This wasn’t the next blog post I was intending to write.
However what happened to me today ties together thoughts from three of my previous blog posts and so I felt compelled to write about it and the next one can just wait.
First of all my last blog post “An Original is Worth More Than a Copy?” focused on the influences and inspirations I drew on for Prophecy of Innocence. In it I questioned whether writers ever really have a truly original idea. I suggested probably not, but after what I have read over the past four days, I will freely admit that I was wrong.
You see I have just finished reading a book called “The Humans” by Matt Haig.
A novel, which to me, at least, is like nothing else I have ever read in the world of fiction. It took only four days for me to eat my way through it (and that was only because I had all the mundane things life throws at you like a job and gardening and ironing and homework and children’s birthday parties to fit in. All those things we would rather not do but do nevertheless.) If it were not for all these ‘necessary’ chores I’d have read it in an evening.
I see the word “un -put-down-able” written about so many books, only to find that quite often I do put them down and then they sit staring at me from my bedside table for months on end making me feel guilty – as though I were betraying them by not finishing them. The words on their spines penetrating into my consciousness every time I see them. Sat there. Unloved. Having promised so much and delivered so little.
“The Humans” was nothing like this. It lived up to my expectations and then exceeded them one hundred fold. I have found myself over the past few days sneaking off to the bathroom when I didn’t need to use it just to have an excuse to sit and read a chapter in peace. And this is just one of the (more minor) great things about “The Humans”. The chapters are short and manageable and easy to digest in small bite-size chunks which glide down to the gut with the silkiness of a piece of creamy chocolate. And in your gut they stay. Slipping into every space there and satisfying you with every last bite.
As I mentioned in a blog post a few weeks ago “To Write One Must Read?” I talked about how I had become a little bit of a non reader just lately. How I was struggling to pay attention and didn’t think I particularly needed to keep on reading to write. I did end by asking whether I was just reading the wrong books. Turns out yes – yes I was. And Matt Haig would be one of the first to tell me you must read to write. So far this is not going too well to promote my earlier blog posts is it? How can you trust anything I say now? How can you trust my recommendation for Matt Haig’s “The Humans”?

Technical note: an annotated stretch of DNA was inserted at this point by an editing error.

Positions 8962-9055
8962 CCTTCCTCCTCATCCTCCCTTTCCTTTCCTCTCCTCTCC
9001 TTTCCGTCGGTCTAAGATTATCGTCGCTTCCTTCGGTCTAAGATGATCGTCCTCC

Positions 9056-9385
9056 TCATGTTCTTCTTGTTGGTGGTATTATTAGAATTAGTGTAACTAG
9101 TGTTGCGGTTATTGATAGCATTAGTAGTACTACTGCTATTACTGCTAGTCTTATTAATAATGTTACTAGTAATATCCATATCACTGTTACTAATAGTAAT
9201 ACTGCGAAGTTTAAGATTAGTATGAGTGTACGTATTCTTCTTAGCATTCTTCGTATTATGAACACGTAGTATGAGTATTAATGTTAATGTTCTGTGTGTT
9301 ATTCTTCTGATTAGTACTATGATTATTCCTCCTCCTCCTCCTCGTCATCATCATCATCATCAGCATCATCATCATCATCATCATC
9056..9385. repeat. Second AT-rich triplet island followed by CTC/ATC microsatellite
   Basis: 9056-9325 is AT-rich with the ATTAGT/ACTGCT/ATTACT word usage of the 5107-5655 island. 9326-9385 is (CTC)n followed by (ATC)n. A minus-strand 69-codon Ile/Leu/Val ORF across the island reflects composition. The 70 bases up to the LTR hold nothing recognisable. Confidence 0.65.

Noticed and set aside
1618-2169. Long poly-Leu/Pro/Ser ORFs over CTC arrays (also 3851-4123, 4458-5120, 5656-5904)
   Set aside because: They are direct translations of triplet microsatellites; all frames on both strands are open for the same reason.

Ah well because of the fact it is the first fiction book I have enjoyed and read all the way through, without stopping for too long in about 3 years. So this should tell you I’m a fussy so-and-so and do not make recommendations lightly.
Secondly, the fact of the matter is “The Humans” is, quite simply, sublime. It tackles the meaning of life, the meaning of what it is to be human and some of the wider issues around depression in a way which is not obvious or depressing. Unless you have been depressed in which case you will recognise some of the metaphors Haig uses. If indeed they are metaphors. They were for me. Perhaps for some people they will not be metaphors at all. It’s just a damn good, well written, clever story. And it talks about prime numbers and their significance. A lot. And I hate maths and do not understand the significance of prime numbers but with “The Humans” I began to and now find myself wanting to learn more about them. So that should also tell you I can’t be feeding you a bad review.
Another reason for sharing this blog was because for me reading “The Humans” came at exactly the right moment. As a human being and as a writer. As a writer because I recently had an idea for writing another novel. This time not a children’s one. But I felt the idea was too absurd. Too “out there”. However, reading “The Humans” made me realise it’s not. It’s what I want to write and so i should do it. I do’t mind if it never gets published. It’s a book inside me that I know one day will be written. So reading “The Humans” is helping me on my writing journey and so a review of it seems completely relevant on this page.
As a human being, reading “The Humans” was so enlightening I did not want the book to end. Haig’s wisdom permeates through every sentence in such a real and honest way I felt like I had a life map in my hand which I dared not put down. Allow me to expand.